Palm Beach Defense Attorney: DCF Has a Reputation for Breaking Up Families
According to criminal defense lawyer Andrew Stine, DCF has earned a reputation for using underhanded tactics to remove children from their homes.
The Department of Children and Families (DCF) has a nefarious reputation throughout Florida for illegally removing children from their families, reports Andrew D. Stine, Palm Beach defense attorney. DCF will receive a report through the “hotline” regarding child abuse, child endangerment or child neglect and then use underhanded tactics in their investigation of the allegations. Several investigation tools used by DCF allow for the “child” to be interviewed, without the parents even knowing about the investigation let alone the interview.
Schools are a favorite place for DCF to use this underhanded tactic in their bag of investigative tools. DCF likes to show up at elementary schools, middle schools and high schools to meet with the child and interview them. Another underhanded tactic that DCF likes to employ is by using the child’s friend to corroborate the story being told by the child, and this usually occurs without any parental notification about the “friendly witness.” Lastly, DCF likes to also use the “complaining” witness to show the foundation for why the child should be removed from the family home. The “complaining” witness however, on many occasions has a pecuniary interest in the outcome. This is because the “complaining” witness, on many of the DCF matters, is likely a parent of the child that is involved in a custody battle, owes back child support or wants to get the child support payments reduced and uses DCF as a tool to “pressure” the other parent into submission. DCF, of course, does not have the ability to see the motive behind the complaining witness because DCF is hell bent on removal of the child. Removal of the child is what ensures that DCF will remain a needed governmental agency and thus continue their employment.
Many allegations made in DCF cases stem from domestic violence allegations between the parents, caretakers or family members living with the child. DCF will always employ a “team” member to a Florida home, where children reside, if there are allegations of domestic violence. DCF has a firm belief and has convinced many circuit court judges that if domestic violence is allegedly occurring in a Palm Beach County home that in fact the children should be removed because the “impending harm to the child” is inevitable. DCF believes “all” incidents of domestic violence, even false allegations, will eventually harm the mental process of the child and eventually the violence will resonate over to the child and the child will become a victim of the violence.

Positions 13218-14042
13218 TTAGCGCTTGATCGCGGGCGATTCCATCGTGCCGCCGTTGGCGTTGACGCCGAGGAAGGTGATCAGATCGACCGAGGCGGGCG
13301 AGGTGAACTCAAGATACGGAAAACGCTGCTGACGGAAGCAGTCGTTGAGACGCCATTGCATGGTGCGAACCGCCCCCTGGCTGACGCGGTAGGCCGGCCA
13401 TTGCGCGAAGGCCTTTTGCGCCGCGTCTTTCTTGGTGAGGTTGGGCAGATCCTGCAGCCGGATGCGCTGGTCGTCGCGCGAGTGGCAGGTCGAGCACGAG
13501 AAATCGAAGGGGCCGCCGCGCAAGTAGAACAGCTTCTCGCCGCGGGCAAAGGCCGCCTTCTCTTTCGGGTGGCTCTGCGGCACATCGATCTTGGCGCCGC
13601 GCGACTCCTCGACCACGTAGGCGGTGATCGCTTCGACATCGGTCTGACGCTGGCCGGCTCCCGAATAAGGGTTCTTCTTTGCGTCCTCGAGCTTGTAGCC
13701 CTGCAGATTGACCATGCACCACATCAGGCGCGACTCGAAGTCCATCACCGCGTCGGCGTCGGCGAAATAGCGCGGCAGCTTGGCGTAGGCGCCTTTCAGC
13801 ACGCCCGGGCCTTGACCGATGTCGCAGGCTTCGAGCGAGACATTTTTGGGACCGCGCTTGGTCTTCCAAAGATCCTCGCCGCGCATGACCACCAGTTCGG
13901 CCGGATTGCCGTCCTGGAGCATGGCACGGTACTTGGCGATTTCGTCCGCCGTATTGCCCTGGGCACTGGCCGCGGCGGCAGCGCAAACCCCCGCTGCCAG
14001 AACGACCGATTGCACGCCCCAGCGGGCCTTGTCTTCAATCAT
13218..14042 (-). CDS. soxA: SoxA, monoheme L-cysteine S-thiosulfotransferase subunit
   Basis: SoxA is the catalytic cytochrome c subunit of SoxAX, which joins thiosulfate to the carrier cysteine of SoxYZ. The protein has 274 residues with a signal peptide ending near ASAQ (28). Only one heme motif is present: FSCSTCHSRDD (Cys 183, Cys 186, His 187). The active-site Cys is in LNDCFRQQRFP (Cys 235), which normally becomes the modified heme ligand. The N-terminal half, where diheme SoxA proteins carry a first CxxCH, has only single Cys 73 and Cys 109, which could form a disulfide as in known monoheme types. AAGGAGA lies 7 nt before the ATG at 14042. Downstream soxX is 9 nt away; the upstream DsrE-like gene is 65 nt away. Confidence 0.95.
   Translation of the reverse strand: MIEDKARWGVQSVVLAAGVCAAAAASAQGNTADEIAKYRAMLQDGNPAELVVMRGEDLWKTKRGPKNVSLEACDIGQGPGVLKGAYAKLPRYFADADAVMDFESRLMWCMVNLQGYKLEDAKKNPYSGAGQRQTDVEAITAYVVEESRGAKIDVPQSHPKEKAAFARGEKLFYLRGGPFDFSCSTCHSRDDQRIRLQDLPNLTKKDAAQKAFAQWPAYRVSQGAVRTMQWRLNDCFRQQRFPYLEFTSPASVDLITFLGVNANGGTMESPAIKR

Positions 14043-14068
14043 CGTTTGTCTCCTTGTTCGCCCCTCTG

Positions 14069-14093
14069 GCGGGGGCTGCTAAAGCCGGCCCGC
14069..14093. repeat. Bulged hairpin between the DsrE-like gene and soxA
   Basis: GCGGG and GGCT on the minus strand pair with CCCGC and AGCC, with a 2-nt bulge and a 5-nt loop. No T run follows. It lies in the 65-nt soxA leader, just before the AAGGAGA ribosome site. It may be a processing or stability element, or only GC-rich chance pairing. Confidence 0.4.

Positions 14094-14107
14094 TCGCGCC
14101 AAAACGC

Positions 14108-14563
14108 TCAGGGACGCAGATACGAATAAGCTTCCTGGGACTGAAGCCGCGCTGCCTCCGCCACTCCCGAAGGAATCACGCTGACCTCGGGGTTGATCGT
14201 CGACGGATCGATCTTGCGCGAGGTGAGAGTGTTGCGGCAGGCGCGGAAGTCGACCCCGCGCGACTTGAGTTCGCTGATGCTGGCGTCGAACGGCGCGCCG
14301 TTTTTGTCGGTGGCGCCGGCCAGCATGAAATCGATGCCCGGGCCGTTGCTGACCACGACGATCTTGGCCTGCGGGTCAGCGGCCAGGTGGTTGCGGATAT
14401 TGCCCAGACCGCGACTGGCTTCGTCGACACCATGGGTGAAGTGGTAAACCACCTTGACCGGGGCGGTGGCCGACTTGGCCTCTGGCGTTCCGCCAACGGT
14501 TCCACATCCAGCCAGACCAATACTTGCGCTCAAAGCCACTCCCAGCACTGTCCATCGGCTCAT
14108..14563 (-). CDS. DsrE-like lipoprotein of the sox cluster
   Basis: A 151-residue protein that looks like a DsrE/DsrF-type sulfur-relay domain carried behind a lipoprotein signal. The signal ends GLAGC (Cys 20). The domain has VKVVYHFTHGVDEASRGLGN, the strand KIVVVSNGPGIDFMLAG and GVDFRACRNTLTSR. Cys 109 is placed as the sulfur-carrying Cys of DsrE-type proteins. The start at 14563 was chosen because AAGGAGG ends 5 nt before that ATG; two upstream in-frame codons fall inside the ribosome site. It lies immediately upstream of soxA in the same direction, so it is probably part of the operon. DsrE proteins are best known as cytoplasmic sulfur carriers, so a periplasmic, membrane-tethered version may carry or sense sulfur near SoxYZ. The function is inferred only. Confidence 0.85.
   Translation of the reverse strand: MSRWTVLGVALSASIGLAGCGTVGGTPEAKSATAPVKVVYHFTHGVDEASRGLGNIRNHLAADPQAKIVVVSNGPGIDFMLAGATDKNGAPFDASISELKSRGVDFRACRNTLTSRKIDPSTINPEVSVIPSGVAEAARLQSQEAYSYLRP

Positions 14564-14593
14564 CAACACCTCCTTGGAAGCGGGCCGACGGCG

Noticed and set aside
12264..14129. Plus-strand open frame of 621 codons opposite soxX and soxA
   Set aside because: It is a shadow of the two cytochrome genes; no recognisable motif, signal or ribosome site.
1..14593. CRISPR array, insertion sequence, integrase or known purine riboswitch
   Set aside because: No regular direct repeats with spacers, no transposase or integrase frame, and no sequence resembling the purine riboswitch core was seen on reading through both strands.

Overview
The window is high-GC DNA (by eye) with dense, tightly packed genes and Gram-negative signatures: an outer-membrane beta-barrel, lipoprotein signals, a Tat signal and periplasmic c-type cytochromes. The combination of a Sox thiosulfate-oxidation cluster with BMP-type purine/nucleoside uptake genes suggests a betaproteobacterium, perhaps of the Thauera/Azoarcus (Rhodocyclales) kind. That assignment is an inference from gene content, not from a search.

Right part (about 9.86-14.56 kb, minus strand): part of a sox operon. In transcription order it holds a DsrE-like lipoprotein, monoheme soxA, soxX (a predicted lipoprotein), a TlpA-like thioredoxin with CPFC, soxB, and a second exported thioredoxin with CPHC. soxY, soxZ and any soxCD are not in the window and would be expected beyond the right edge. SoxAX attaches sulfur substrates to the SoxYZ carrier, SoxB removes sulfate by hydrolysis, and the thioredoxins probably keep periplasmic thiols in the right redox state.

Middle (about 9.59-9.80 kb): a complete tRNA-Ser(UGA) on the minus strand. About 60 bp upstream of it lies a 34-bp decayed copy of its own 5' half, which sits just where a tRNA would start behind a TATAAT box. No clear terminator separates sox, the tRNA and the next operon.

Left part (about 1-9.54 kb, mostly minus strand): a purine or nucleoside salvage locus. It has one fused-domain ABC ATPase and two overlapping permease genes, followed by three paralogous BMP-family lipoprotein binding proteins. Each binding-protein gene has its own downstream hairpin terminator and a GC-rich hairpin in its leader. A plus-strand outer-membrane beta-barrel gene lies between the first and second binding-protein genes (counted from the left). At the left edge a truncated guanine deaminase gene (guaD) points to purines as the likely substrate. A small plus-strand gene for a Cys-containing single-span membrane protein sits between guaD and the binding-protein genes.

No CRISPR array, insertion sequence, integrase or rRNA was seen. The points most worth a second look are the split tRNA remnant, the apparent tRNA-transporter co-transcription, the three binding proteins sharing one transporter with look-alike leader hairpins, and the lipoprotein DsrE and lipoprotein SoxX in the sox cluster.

The defense, against allegations made by DCF of domestic violence affecting the children, is that the children did not see, hear or witness the allegations of domestic violence between the parents, caretakers or family members. The appellate courts have continually held that even if the parents, caretakers and families members were involved in a domestic violence situation, without evidence showing that the domestic violence had occurred when the children were home, or that they otherwise were aware of the violence, the Circuit Court’s finding of “impending harm” to the children is unsustainable.
Another ripe area of concern for DCF to investigate is when the “hotline” receives the allegation that the parent, caretaker or family member is using “illegal” drugs or alcohol. Upon DCF receiving the drug use or alcohol information, they will immediately assume the allegations of drugs and alcohol are true, and then further jump to the conclusion that the children in the home are at risk and ripe for removal. But Florida law has continually held that even if there is evidence that the parent, caretaker or family member was under the influence of substances or alcohol, if there is no evidence that the parent was under the influence in the presence of the child, or that any substance abuse or alcohol abuse adversely affected the child, then the allegations by DCF are unsustainable.
If you or a family member are facing a DCF investigation and/or a criminal investigation into child abuse, neglect or abandonment, then time is of the essence in getting legal advice; definitely before meeting with DCF or law enforcement officers is imperative. Knowing how the appellate courts have interrupted the DCF statutes in Florida is paramount in getting a successful outcome for you and your child, when it comes to all DCF and criminal investigations regarding your family.
If you or a loved one are asking questions like “should I meet with DCF or the police about the domestic violence allegations in the home” or “should I take the urine test” that DCF is requiring of me, then you need to call West Palm Beach lawyer Andrew D. Stine. Palm Beach County criminal defense lawyer, Andrew D. Stine, has been fighting for his clients in DCF courtrooms since 2003 and in criminal courtrooms since 2001. Call Stine or Do the Time. 561 832 1170.